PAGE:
Ai Hisano

Harvard-Newcomen Fellow

Ai Hisano is the Harvard-Newcomen Fellow in Business History. She received a BA and MA in American Studies from the University of Tokyo, Japan, and a PhD in History from the University of Delaware. Hisano’s research interests include business history, the history of capitalism, the history of technology, and environmental history. Her dissertation, "'Eye Appeal Is Buy Appeal': Business Creates the Color of Foods, 1870-1970," was awarded the university’s best humanities dissertation prize. Hisano has published on gender politics in food marketing and on food policies.

Ai Hisano is the Harvard-Newcomen Fellow in Business History. She received a BA and MA in American Studies from the University of Tokyo, Japan, and a PhD in History from the University of Delaware. Hisano’s research interests include business history, the history of capitalism, the history of technology, and environmental history. Her dissertation, "'Eye Appeal Is Buy Appeal': Business Creates the Color Foods, 1870-1970," was awarded the university’s best humanities dissertation prize. Hisano has published on gender politics in food marketing and on food policies.

Hisano's dissertation examined the American food industry’s persistent attention to color from the late nineteenth to the mid-twentieth century. In the late nineteenth century, producers, retailers, and intermediate suppliers began devoting enormous resources to determine and create the "right" color of foods, which many consumers would recognize and in time take for granted. This initiative to manipulate the color of foods involved large sectors of the U.S. economy, creating new business partners and networks among different industries. The management of food color also transformed merchandising systems and the ways products were presented to consumers. The dissertation illustrated these complex – and colorful – processes, implemented by various agents, including dye makers, food processors, farmers, grocers, advertising agents, and government agencies. While firms influenced and propagated public perception about the "natural" color of foods, consumers’ strong, sometimes stubborn, notions about how food should look in turn affected corporate activities. Government policies on food safety stimulated the integration of color manipulation into food businesses by regulating, and encouraging, the industry’s color control practices. Producers’ desire to create sustained profits and streamline production and changing consumer expectations about food color created the “natural” color of foods as the hybrid of nature and technology, constructing naturalness as a complex characteristic of foods.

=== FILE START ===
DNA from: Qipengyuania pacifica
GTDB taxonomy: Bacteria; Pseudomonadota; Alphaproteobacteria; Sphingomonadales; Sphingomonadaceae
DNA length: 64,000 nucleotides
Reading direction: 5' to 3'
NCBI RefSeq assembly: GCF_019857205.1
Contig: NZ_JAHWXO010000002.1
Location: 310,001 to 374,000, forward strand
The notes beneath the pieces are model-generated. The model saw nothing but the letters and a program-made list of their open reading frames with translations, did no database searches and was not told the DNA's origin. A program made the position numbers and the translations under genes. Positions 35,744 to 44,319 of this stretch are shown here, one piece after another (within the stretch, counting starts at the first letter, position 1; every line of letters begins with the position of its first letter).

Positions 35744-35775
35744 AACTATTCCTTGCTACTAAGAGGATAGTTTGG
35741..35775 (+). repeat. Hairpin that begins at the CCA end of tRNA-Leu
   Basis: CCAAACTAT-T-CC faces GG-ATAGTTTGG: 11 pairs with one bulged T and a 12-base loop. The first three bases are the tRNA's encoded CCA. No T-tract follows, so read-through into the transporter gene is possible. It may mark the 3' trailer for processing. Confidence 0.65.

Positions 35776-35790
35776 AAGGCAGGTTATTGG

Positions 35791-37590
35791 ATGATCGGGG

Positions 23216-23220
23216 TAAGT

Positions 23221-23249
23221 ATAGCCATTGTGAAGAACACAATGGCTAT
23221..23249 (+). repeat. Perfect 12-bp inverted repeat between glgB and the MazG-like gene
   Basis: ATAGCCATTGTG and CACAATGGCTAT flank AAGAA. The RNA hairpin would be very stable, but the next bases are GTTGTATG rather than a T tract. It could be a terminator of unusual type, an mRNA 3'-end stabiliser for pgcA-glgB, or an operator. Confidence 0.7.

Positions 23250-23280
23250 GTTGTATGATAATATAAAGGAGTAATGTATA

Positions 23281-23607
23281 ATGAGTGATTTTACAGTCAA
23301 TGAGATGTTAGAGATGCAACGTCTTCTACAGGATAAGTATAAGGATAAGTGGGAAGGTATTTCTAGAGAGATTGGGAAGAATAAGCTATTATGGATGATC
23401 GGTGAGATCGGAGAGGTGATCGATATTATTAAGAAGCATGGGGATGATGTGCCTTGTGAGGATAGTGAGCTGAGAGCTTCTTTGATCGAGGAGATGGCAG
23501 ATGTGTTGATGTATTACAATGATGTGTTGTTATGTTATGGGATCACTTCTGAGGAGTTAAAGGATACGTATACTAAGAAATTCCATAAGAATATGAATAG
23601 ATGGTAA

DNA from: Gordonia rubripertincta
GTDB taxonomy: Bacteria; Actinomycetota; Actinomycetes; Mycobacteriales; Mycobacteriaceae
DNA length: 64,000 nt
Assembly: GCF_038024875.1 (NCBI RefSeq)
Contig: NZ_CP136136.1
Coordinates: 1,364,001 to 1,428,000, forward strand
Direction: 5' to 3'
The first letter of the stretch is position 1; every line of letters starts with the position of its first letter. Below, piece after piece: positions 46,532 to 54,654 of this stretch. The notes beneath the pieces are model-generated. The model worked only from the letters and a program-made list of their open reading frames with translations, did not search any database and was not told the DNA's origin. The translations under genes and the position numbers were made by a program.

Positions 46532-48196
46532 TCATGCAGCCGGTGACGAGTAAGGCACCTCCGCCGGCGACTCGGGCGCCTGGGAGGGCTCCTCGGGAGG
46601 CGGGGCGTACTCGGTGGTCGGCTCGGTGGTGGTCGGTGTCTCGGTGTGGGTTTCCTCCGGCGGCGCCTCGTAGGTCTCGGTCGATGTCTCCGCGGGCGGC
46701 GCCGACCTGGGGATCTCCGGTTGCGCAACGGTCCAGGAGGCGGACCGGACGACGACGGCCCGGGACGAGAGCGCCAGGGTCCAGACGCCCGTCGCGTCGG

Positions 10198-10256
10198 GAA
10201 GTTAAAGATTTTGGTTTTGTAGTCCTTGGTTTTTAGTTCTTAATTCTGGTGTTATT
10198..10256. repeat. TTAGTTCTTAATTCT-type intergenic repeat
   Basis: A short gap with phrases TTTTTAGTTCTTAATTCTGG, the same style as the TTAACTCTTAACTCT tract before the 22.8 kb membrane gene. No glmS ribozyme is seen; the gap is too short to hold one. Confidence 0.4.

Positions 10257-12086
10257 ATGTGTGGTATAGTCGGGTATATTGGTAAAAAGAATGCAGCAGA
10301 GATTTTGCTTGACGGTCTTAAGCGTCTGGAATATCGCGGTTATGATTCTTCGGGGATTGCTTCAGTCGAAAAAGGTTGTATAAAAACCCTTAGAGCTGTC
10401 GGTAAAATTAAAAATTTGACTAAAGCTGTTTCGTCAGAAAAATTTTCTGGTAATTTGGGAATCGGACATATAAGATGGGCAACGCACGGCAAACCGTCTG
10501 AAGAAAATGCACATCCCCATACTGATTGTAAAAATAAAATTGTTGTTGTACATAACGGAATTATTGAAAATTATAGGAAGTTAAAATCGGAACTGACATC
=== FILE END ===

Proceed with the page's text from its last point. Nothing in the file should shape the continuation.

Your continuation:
Hisano's project has been supported by various institutions, including the Fulbright Program, the Smithsonian Institution, the Center for the History of Business, Technology, and Society, the Hagley Museum and Library, the John W. Hartman Center for Sales, Advertising and Marketing History, and the Delaware Public Humanities Institute.

Journal Articles

  1. The Rise of Synthetic Colors in the American Food Industry, 1870–1940

    Ai Hisano

    This article examines how, starting in the 1870s, food manufacturers in the United States began to use standardized color, achieved by synthetic dyes, as part of their marketing strategies. The emergence of the synthetic dye industry paralleled the growth of mass production and mass marketing in the American food industry. It provided food manufacturers with an economical means to standardize their products and helped establish brand identities through consistent appearance. By 1938, food dyes had achieved such widespread use, and had raised such public concern, that the federal government amended the 1906 Pure Food and Drug Act to implement more stringent measures to regulate the industry.

    Keywords: Safety; Food; Health; Brands and Branding; Manufacturing Industry; Food and Beverage Industry; United States;

    Citation:

    Hisano, Ai. "The Rise of Synthetic Colors in the American Food Industry, 1870–1940." Special Issue on Food and Agriculture. Business History Review 90, no. 3 (October 2016): 483–504. View Details

Book Component

  1. Food Culture

    Ai Hisano

    Citation:

    Hisano, Ai. "Food Culture." In Amerika bunka jiten [Encyclopedia of American culture], edited by Yuko Matsumoto. Tokyo: Maruzen, forthcoming, Japanese ed. View Details

Working Papers

  1. Standardized Color in the Food Industry: The Co-Creation of the Food Coloring Business in the United States, 1870–1940

    Ai Hisano